Somali Leaders Form Anti-Ethiopia Front

Somali Deputy Premier Hussein Aidid, Islamic Courts leader Sheikh Sharif Ahmed and sacked parliament speaker Sharif Hassan formed Wednesday, April 18, a joint national front against the Ethiopian occupation of their country.

Somali Leaders Form Anti-Ethiopia Front
"Up until now we are using dialogue to remove them (Ethiopians) but if they refuse to cooperate ... we will set everything aside to remove the Ethiopians ourselves," Aidid told a joint press conference with Sharif and Hassan, reported Agence France-Presse (AFP).

The three senior leaders shared a stage under a Somali map emblazoned with a dove and the logo "Somalia for Somalis."

They asserted that the Somali people will unite against the "brutal occupation" of Ethiopian forces.

"Less than 10 percent of our forces are on the ground against the Ethiopians. No army, I can tell you that, can stop what is coming up," said Aidid, the housing minister in the West-backed interim government.

Sheikh Sharif, the head of the Islamic Courts executive council, said the interim Somali government has become a tool in the Ethiopian hands.

"It has become an instrument to implement Ethiopian policies in Somalia."

Ethiopian troops stormed Somalia last December to overthrow the Islamic Courts, which had restored order and stability in war-battered Somalia, in favor of the powerless interim government.

Resistance

Sheikh Sharif called on the Somalis to continue resisting the Ethiopian occupation of their country.

"We congratulate the heroic people of Somalia, and their victorious resistance," he said.

"We call upon all citizens everywhere to oppose the Ethiopian occupation, defend their country and guarantee the freedom and independence of the nation."

Somali elders accused Ethiopian troops on Wednesday of breaking a truce by attacking southern Mogadishu, sparking clashes that killed at least seven civilians.

"They are violating (the truce) by shelling the town and killing people aimlessly," said Ahmed Diriye, a spokesman for the Hawiye, the dominant clan in Mogadishu.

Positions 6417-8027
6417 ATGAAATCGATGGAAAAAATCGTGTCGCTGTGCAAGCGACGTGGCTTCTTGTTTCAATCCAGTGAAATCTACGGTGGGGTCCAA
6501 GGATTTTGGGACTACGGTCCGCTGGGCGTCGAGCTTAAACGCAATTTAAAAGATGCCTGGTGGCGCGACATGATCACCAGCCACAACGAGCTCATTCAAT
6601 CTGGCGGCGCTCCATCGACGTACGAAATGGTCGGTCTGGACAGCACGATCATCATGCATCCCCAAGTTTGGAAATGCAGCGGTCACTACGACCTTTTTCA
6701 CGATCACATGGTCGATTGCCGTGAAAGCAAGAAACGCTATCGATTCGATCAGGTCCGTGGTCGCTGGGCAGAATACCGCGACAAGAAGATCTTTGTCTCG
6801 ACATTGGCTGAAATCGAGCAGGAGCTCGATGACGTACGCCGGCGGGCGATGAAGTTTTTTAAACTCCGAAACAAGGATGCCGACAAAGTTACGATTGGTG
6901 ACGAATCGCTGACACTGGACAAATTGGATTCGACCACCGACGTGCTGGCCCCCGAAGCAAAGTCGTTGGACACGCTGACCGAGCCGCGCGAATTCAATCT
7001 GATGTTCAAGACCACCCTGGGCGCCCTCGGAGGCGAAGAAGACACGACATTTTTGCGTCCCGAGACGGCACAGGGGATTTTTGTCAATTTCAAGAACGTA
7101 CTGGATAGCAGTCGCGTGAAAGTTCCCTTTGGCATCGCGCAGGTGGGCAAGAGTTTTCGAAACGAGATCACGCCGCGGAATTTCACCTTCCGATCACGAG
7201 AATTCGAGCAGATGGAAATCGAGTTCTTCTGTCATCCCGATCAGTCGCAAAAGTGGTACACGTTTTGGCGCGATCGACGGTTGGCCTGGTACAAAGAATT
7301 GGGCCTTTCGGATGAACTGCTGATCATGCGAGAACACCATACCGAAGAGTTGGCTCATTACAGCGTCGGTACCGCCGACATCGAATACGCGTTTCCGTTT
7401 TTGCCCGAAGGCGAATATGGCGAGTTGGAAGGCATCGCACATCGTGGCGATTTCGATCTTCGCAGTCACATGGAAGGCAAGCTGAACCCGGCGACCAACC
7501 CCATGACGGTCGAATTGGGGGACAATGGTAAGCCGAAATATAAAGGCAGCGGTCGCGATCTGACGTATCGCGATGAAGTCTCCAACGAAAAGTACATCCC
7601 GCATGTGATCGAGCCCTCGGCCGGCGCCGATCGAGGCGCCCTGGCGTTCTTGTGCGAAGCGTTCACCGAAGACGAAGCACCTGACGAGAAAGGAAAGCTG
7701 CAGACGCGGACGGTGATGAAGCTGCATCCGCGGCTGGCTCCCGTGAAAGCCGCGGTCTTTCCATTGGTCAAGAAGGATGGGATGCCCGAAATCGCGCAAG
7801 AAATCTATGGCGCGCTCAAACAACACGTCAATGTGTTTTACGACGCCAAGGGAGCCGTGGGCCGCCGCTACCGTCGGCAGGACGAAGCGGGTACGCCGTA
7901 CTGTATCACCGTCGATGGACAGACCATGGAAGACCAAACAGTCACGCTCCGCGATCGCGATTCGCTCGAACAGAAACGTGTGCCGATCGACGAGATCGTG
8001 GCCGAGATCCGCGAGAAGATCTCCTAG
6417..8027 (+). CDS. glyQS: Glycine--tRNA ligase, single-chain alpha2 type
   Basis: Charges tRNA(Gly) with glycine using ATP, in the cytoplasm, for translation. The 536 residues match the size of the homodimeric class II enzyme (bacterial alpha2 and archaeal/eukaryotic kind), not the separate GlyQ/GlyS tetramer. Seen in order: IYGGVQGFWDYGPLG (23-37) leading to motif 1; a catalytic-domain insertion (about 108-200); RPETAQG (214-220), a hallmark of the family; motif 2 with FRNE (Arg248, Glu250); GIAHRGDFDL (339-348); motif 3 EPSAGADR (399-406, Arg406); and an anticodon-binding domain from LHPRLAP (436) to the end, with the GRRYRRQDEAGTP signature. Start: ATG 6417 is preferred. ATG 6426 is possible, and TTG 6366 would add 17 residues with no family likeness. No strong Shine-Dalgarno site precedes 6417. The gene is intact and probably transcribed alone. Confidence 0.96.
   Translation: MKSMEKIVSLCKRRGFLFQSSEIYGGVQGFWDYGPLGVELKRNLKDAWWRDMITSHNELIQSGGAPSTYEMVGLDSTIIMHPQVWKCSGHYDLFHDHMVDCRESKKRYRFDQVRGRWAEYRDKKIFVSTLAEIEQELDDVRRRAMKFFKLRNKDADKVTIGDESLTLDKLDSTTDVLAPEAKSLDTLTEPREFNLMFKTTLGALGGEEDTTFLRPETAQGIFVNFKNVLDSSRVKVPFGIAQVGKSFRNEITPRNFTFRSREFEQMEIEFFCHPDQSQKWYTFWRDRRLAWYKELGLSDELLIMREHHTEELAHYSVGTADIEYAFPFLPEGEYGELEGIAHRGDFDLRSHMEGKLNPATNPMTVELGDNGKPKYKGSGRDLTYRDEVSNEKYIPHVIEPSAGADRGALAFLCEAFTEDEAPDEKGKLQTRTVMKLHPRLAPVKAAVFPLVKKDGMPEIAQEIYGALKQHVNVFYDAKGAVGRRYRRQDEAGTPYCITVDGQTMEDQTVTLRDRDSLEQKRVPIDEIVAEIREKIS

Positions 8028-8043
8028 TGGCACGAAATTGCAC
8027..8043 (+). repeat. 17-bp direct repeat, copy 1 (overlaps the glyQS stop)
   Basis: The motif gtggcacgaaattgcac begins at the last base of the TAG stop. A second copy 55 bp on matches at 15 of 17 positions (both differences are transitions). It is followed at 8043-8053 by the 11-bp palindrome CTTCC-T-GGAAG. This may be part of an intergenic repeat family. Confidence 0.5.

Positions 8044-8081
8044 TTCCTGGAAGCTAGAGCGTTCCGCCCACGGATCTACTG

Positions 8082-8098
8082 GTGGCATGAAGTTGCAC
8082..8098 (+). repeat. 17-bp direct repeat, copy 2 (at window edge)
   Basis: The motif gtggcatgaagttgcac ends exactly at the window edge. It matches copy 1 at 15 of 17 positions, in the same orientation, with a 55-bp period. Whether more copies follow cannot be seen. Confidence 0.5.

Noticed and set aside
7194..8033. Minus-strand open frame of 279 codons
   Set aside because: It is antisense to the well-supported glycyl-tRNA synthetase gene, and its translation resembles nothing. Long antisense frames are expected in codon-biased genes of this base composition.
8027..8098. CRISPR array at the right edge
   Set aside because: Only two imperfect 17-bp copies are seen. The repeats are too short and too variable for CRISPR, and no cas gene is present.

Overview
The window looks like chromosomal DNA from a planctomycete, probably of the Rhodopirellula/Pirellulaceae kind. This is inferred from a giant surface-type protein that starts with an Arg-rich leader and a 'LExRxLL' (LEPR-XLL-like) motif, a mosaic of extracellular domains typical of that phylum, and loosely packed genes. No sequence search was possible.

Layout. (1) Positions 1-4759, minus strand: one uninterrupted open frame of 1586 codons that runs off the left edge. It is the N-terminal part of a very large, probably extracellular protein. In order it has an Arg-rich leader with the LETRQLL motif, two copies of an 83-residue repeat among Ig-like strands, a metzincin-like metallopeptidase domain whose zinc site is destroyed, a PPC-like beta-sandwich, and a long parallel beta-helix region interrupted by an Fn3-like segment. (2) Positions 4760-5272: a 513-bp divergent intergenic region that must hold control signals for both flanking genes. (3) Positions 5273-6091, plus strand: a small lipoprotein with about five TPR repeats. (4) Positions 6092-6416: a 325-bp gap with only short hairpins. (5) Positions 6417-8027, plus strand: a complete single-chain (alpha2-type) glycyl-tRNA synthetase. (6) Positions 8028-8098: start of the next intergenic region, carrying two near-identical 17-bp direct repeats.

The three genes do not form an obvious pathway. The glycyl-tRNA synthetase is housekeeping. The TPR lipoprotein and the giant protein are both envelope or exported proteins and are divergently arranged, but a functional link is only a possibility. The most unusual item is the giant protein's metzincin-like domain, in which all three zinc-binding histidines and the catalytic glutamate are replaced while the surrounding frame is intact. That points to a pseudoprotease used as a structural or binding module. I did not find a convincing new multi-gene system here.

"What I can tell you is that Ethiopian forces have restarted the fighting again."

Diriye said the Ethiopians had reneged on a key term in the agreement requiring both sides to surrender territories acquired in recent fighting and to withdraw their forces from the frontline.

Leaders of the Ethiopian force have refused to meet again with the Hawiye elders until commanders of the resistance agree to attend.

Somalis traditionally view the Christian military giant across their border as a rival.

Independent analysts believe that any Ethiopian presence in Somalia was sure to provoke a response from the general population.

Genocide


Sharif accused Ethiopians of committing a genocide against Somalis.

Sheikh Sharif accused Ethiopian troops of destroying Somalia and committing a genocide against its defenseless civilians.

"The Ethiopian bombings killed 1,680 Somalis and wounded hundreds others," he told the joint press conference.

Sharif called for setting up an international court to try those committing war crimes in Somalia.

A senior European Union security official has accused Ethiopian and Somali troops of committing war crimes in Somalia, especially after using tanks and attack helicopters in densely populated areas.

Ethiopian troops unleashed on March 29 a massive onslaught on Somali fighters accused of attacking government and Ethiopian army positions in the capital.

Elders said that at least 1,000 people had been killed and more than 4,000 wounded in what humanitarian groups described as the worst fighting in 15 years.

The UN says at least 124,000 have fled the city since February.

Somalia has lacked an effective central government since the ousting of Mohamed Siad Barre in 1991.

More than 14 attempts to restore a functional government in Somalia have since failed.

Last Mod: 19 Nisan 2007, 10:43
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